The Huntsman: Winter's War

Brodie's Grade: C-

Director: Cedric Nicolas-Troyan
Writer: Evan Spiliotopoulos and Craig Mazin
Starring: Chris Hemsworth, Charlize Theron, Emily Blunt, Jessica Chastain & Nick Frost

I am admittedly not a fan of the first film, 2012's Snow White & The Huntsman. It was a drab, overly serious take on the Snow White tale, marked by decent performances, but not much else. So I entered the sequel with drastically lowered expectations. On the one hand, I'm pleasantly surprised these expectations were met. On the other hand, it's still very disappointing that they were only merely met.

I have to wonder if director Cedric Nicolas-Troyan, writers Evan Spiliotopoulos & Craig Mazin, and editor Conrad Buff IV (the only one returning from the previous installment) all knew that they were all technically collaborating on the same film. The film was tonally all over the place. We had serious Game of Thrones-ian drama and action book-ending a light-hearted adventure. It's like none of the four creative heads could figure out exactly what it wanted to be, so it took what was probably the best of both worlds and mashed them together into one Frankenfilm that just didn't work.

The byproduct of that mash-up is that we lost Charlize Theron and Emily Blunt for a good chunk of the movie. We get them right up front. Blunt for a little longer as we get introduced to her army, the Huntsmen. Then nothing for maybe an hour, as the story shifts focus to Chris Hemsworth and Jessica Chastain, then folding Theron and Blunt back into the story so abruptly that you almost forgot they were in the film. It's a terrible waste of two terrific actresses.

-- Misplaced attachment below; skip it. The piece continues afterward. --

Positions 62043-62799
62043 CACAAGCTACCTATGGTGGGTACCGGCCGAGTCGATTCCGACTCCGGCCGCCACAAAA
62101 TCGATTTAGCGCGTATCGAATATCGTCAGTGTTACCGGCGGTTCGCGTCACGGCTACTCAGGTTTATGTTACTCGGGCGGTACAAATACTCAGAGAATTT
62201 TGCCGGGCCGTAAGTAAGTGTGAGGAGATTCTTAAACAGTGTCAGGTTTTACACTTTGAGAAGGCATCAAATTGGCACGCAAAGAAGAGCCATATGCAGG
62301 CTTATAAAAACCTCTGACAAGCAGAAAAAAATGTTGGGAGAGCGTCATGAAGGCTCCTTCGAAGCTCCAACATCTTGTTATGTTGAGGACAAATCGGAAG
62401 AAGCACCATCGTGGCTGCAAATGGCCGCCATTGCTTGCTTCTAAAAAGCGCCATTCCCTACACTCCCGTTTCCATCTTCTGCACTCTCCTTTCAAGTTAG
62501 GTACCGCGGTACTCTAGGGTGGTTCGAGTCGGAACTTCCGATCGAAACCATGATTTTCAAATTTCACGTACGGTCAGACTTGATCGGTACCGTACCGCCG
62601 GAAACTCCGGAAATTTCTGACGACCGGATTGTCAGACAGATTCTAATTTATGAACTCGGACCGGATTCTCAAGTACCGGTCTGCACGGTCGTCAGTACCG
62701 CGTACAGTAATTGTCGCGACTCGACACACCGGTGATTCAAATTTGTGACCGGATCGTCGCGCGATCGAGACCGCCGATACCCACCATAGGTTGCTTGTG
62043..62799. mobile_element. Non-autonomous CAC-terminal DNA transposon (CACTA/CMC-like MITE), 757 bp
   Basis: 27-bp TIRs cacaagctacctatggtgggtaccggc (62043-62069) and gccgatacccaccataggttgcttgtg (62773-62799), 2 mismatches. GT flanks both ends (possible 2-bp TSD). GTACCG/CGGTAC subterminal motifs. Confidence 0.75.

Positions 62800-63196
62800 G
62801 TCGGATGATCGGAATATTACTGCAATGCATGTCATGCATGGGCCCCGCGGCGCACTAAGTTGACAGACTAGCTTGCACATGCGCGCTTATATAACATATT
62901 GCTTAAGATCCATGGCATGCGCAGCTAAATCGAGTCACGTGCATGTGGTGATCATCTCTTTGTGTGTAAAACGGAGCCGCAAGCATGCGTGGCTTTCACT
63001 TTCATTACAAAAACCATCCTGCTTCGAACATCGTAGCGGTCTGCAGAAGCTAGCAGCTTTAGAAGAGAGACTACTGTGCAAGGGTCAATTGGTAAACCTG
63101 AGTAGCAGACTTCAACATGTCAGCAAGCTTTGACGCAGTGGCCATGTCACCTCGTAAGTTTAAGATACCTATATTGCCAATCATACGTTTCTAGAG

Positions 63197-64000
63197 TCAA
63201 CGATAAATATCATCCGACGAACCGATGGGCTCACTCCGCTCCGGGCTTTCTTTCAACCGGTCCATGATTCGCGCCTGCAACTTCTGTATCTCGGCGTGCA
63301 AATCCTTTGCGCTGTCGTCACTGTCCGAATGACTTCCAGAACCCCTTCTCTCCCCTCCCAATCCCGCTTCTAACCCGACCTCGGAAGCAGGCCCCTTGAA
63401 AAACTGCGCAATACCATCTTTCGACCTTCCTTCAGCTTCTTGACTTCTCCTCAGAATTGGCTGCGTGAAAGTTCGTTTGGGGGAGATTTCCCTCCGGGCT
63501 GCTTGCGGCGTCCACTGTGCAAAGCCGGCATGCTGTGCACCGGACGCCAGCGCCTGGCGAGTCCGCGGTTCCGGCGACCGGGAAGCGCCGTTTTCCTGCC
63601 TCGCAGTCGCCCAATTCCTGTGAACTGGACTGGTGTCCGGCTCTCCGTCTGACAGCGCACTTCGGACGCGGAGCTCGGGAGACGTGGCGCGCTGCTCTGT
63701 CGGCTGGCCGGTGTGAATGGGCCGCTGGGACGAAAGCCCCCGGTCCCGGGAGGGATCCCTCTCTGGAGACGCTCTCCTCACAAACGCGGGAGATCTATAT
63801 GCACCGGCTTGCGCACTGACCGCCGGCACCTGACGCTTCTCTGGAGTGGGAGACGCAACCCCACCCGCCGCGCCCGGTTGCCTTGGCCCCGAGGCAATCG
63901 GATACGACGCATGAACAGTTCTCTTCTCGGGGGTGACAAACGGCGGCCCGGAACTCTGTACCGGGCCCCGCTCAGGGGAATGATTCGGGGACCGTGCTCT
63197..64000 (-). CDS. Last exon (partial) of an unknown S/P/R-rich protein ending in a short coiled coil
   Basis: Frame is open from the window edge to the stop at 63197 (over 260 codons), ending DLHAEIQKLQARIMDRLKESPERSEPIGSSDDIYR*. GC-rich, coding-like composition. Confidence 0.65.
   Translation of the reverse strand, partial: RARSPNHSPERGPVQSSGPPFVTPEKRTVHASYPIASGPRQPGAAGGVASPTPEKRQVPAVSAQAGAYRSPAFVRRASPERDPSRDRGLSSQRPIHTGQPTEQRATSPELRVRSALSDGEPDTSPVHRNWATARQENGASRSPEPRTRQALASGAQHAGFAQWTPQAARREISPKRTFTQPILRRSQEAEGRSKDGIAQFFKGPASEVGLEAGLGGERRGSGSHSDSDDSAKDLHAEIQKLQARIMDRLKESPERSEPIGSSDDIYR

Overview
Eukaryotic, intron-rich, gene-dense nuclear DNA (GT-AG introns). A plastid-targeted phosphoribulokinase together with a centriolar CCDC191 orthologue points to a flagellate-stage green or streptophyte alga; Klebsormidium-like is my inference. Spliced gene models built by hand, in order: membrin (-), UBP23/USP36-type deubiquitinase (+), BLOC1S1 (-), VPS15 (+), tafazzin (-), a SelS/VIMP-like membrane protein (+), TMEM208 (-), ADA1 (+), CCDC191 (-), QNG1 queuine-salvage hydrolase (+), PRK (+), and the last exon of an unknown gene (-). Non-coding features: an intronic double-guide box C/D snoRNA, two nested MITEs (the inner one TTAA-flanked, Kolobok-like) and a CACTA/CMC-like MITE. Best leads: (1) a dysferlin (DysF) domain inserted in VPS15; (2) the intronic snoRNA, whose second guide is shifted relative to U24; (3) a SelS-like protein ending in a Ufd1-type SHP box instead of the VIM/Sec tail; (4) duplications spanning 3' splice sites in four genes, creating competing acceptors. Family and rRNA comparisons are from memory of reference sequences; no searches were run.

Which is what's so confounding about the film. Theron, Blunt, Chastain, Hemsworth (despite his truly awful probably-Irish accent) and Nick Frost are all talented actors, ranging from good to fantastic. And to their credit, they work very well with what they're given. It's frustrating to see talented people put forth such effort to have the final product turn out so horribly, and it's not their fault. But they save the film from an even sharper nose-dive.

If you're a fan of the cast, or are slightly curious as to the story they tell, I'd suggest waiting for the DVD release. It's not really worth the ticket price. And we're less than two weeks from the summer season, which looks to have stronger films in the pipeline.